A query on Twitter caught my eye this morning:
#MYP DP Theory of Knowledge … where is it in the MYP? Is it missing? Is it necessary? [from @krea_frobro747]
I replied, “ATL should be taught as a weekly or biweekly pre-TOK class.”
TOK is a great course, and the concept behind it is compelling, but its implementation in most schools falls far short. Typically, only a handful of teachers teach TOK or know anything about it. Its weighting in the IBDP grading system contributes to this marginalization, which belies the original vision of TOK at the heart of the program, the hub of the wheel connected by spokes to all the subject areas. I’ve long argued that the course should be taught by pairs of teachers, one more experienced, and that every teacher should rotate through a TOK teaching assignment. Then TOK would truly permeate the program, as it was intended to do.
But this morning’s tweet points to another issue for TOK: before the first day of Grade 11, students have little or no experience thinking about the sort of issues that arise in TOK. The first half-year of TOK is spent dealing with that deer-in-headlights shock and confusion.
Why, indeed, is there no analogous course in the Middle Years’ Programme? I can’t think of a good reason.
However, as my response above suggests, there is a solution at hand. Of all the ‘Areas of Interaction’ in the MYP, ‘Approaches to Learning’ receives the least attention. Not surprisingly. Schools have always done a lousy job of teaching students how to learn. It’s not just study skills: it’s work habits, study habits, personal habits . . . it is, in fact, ‘approaches to learning’. What could be more important? And yet, most teachers are far too busy teaching content to teach ‘approaches to learning’, except incidentally and by osmosis. Which is why I ended up writing my book, Good Habits, Good Students.
So let’s solve two problems at once. A weekly or biweekly ATL course in the Middle Years program would provide an opportunity to address learning habits and skills explicitly, and to engage in the kind of age-appropriate discourse that would give students invaluable practice thinking about how they think, so that when they arrived for their first TOK class in Grade 11 they would resemble fish in water, instead of deer in headlights.
5 thoughts on “ATL, TOK, MYP, DP: What’s the MYP analog to Theory of Knowledge?”
Adrienne Michetti (@amichetti) sent three tweets objecting to my ideas:
1. the idea of ATL as separate course is directly in opposition of philosophy of MYP’s AOIs. AOIs shld be integrated not separate
2. & good schools DO teach those skills in classes. Also, many DP schools teach TOK in an integrated fashion, w/team teaching
3. if stu’s are arriving at TOK class not understanding how to think/learn, that is a failure of how ur school delivers MYP, IMO
I know that the idea of an ATL course violates the MYP philosophy of integrating the AoIs naturally into subject-area teaching. With the other AoIs, I think this is more often successful. But despite Adrienne’s assertion that ‘good schools DO teach [ATL] skills in classes’, I wonder what portion of IB schools she means. 50%? 25%? 75%? Similarly, I’m glad to hear that ‘many DP schools teach TOK in an integrated fashion, w/team teaching’, but again I wonder just how many ‘many’ might be. My experience, as I said, is that in most schools the majority of teachers have no experience teaching TOK and little awareness of what the course is about. And, again, in my experience students coming into Gr. 11 TOK from the MYP have very little experience thinking about how they think.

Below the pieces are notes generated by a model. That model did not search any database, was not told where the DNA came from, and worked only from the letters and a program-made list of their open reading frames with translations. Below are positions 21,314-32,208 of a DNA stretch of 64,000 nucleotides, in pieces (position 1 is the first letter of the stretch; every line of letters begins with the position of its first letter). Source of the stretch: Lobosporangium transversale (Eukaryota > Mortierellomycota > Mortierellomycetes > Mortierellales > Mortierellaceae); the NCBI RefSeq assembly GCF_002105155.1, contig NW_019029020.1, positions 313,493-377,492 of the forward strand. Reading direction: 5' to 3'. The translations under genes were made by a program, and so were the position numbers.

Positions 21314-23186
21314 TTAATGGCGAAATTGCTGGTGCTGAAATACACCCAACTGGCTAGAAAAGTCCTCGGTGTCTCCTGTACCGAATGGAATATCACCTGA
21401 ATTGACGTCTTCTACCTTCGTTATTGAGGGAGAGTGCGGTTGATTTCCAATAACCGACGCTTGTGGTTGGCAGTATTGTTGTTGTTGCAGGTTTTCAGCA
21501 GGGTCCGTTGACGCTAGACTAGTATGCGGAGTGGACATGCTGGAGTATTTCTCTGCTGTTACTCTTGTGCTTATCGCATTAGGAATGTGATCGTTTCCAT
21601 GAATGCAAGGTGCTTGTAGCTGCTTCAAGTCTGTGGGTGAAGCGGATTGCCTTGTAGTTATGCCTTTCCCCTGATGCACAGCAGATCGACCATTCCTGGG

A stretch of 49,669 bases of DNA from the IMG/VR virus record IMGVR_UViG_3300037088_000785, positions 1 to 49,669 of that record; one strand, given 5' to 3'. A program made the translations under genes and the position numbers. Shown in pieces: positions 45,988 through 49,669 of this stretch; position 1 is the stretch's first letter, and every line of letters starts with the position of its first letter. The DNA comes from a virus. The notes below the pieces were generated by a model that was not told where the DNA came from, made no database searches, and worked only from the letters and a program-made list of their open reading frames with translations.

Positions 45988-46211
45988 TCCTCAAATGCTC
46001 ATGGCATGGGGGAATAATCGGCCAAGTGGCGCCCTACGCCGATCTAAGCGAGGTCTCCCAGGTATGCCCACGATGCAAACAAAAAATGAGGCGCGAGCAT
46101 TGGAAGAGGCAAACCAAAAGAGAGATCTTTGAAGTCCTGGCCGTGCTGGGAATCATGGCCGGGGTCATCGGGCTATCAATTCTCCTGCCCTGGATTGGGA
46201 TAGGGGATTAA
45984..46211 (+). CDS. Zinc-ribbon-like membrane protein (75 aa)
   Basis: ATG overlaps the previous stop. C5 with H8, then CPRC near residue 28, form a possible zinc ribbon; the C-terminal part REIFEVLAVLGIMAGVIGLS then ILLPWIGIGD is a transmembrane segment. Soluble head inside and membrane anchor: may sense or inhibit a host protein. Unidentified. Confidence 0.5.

I also wonder whether the designers of the MYP saw how TOK had been marginalized in most IB schools, wanted to avoid the same fate for the AoIs, and thus insisted that the AoIs be integrated into all the subject areas.
At any rate, there seems to me to be a disconnect in the design of the two programs. Either TOK should be integrated into all the subject areas, like ATL in the MYP, or ATL should be taught as a separate course, like TOK.
Adrienne, thanks so much for responding. I actually hope you are right ;^).
I’d love to hear from more MYP and DP teachers about their experiences with ATL and TOK.
On the OCC Theory of Knowledge forum, Lisa King replied as follows:
How about the opposite: ToK a great deal more integrated into DP subject areas, as ATL should be for MYP?
One of the problems with ToK is that some students consider it an add on; one that, as you point out, because of the grading system is not that important. However, the questions that ToK asks – such as, ‘what is the nature of this subject?’ ‘what is its value?’ ‘how do we verifying truth using it?’ should be intrinsic to all disciplines all the time.
If it isn’t, education is just about passing exams to get jobs; it shouldn’t just be that: it provides tools for each student to find meaning and value, and therefore their own point to life.
Maybe ATL is not done well in MYP, but I don’t think DP offers the best model as a solution. From age 11 we want students to step back, think about what they do, how they are doing it, and why it was it done. This is no small task.
The success of either of these approaches depends upon teachers being involved in regular discourse about ATL/TOK issues.
My ideal solution has always been for all teachers to teach TOK on a rotational basis, with two teachers in each class, one experienced and the other less experienced. I understand the logistical barriers to this.
However, without such involvement in an ongoing discussion, attempts to get teachers to incorporate TOK/ATL questions into their teaching will always fall short.